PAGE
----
Viruses: Nature's Self-Packing Nanoscale Suitcases 12.02.12 Search

Viruses Show New Capabilities

Peter G. Stockley
Professor of Biological Chemistry, University of Leeds, UK

When viral RNAs and viral proteins are mixed together, the proteins leap onto the RNA and fold it up neatly Viruses are more inovative than we thought.

'Tis the season, from Thanksgiving to New Year, when tens of millions of us will travel to see family and friends. As these trips draw near everyone will face the same dilemma -- what to pack? After laundry, ironing and folding, the next problem is which suitcase to choose; too small, too big, just right. What none of us think about during this time is the myriad of invisible virus particles that will be making the trip with us.

These nanoscale objects (a nanometer is one millionth of a millimeter, or 10,000 times smaller than the width of your hair) cling to our bodies looking for ways to get inside our cells and make new copies of themselves. During our trip, they will readily be exchanged with viruses taking trips with other people, either by transferring on surfaces or as aerosols in the air, especially if someone forgets to cover their face when they sneeze. Despite their apparently insidious size, and their potential for causing everything from the common cold to AIDS, viruses are not actively malign. They are in fact non-living collections of proteins and nucleic acids that simply fulfill Darwinian predictions about evolution. In their case they have evolved the property of infecting cells and replicating by using the host's molecular machinery to produce new virus particles that escape the cell looking for a new victim. Making their hosts ill, or even killing them, is just an unfortunate side effect of this process. It is, however, a side effect that results in devastating losses in crops, as well as being the cause of many serious illnesses and deaths in animals and people every year. Understanding these events in detail is a major goal of researchers who hope to find ways to deter these pesky hitchhikers.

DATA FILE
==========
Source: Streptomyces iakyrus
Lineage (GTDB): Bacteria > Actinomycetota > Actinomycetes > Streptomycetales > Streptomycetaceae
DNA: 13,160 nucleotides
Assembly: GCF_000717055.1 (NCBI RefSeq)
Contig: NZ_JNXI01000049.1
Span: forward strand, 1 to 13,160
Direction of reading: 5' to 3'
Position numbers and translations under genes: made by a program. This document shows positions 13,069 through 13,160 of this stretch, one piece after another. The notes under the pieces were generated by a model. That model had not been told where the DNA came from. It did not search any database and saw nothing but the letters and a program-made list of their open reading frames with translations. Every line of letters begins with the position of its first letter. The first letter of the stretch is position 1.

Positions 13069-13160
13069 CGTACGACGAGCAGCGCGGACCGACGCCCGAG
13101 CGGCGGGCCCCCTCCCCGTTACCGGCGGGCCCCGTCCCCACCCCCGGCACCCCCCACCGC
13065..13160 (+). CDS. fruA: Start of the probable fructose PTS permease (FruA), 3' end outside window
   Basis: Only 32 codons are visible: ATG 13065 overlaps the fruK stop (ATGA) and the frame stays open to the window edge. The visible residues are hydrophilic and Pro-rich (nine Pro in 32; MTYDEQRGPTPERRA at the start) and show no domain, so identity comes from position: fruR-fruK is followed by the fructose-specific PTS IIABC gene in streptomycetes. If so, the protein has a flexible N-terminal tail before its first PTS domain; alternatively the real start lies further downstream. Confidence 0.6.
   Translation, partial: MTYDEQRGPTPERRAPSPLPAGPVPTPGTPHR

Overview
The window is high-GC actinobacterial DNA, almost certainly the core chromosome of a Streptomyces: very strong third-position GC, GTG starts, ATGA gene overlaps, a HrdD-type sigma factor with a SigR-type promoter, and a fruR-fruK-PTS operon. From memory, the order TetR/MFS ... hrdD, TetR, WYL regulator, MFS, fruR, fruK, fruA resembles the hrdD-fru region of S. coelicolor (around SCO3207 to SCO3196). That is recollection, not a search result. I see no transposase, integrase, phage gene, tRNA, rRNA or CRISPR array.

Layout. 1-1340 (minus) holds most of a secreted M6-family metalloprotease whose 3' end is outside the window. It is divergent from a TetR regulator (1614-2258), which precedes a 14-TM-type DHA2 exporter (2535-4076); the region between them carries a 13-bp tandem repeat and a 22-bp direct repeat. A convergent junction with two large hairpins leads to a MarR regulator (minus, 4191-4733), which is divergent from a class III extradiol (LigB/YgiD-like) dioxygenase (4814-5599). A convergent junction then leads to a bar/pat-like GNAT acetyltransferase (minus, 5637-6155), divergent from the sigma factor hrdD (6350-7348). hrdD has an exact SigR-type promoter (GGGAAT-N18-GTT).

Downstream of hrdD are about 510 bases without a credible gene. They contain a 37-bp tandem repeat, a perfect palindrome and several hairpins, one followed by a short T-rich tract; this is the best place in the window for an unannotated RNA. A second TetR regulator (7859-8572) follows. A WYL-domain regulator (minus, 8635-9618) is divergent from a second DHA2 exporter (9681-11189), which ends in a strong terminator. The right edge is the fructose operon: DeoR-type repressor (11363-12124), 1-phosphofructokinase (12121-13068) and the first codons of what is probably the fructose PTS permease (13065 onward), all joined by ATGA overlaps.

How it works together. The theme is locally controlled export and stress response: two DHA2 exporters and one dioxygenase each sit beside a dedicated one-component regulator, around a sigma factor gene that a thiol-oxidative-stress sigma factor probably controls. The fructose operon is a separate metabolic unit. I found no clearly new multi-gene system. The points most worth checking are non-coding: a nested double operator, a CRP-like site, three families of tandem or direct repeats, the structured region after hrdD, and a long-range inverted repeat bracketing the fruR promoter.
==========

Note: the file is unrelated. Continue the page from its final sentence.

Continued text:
Working with one group of viruses that contain RNA genomes, similar to those that cause the common cold or polio, Alex Borodavka, Roma Tuma and I have just made an interesting discovery about the ways that viruses pack for their trips. In the viral world the content of the suitcase is the nucleic acid that carries the instructions for making new viruses. The suitcase is made from viral coat protein molecules that clump together to form a protective shield for that nucleic acid. Just as we do when we get to our destinations, when viruses enter cells they unpack their nucleic acids from the protein shell and the process of making new virus particles can begin. The first stages of this process are making new copies of the nucleic acid instruction book and more coat proteins to make the newly required suitcases to pack them in. The RNA in our test viruses emerges from these events rather like our clothes do after a few days at our destination, crumpled in a heap and no longer neatly folded. At the end of our trips we may discover that our suitcase is a little too small after all because we have to work hard at getting everything to fit back in. Similarly new viral suitcases are pretty cramped, and something has to happen to fold their nucleic acid molecules neatly so that they will fit inside.

Using a spectroscopic technique that allows us to see viral particles one at time, we noticed the equivalent of a Harry Potter moment for virus assembly. When viral RNAs and viral proteins are mixed together the proteins leap onto the RNA and fold it up neatly. It is as if the suitcase and the contents pack themselves. Previously people assumed that the process was much more gradual than this. Interestingly, when viral coat proteins are given non-viral RNAs they leap onto those molecules too but are not able to fold them up. That means that the viral suitcases they try to build do not close properly and so their contents cannot survive the trip to a new host. These observations pose an interesting question.

Can we mess up a viral nucleic acid's travel plans by getting their coat proteins to treat them like non-viral equivalents? If we could we would have a powerful way to treat viral infections. Something to think about the next time you are stuck waiting for your plane, train or bus.


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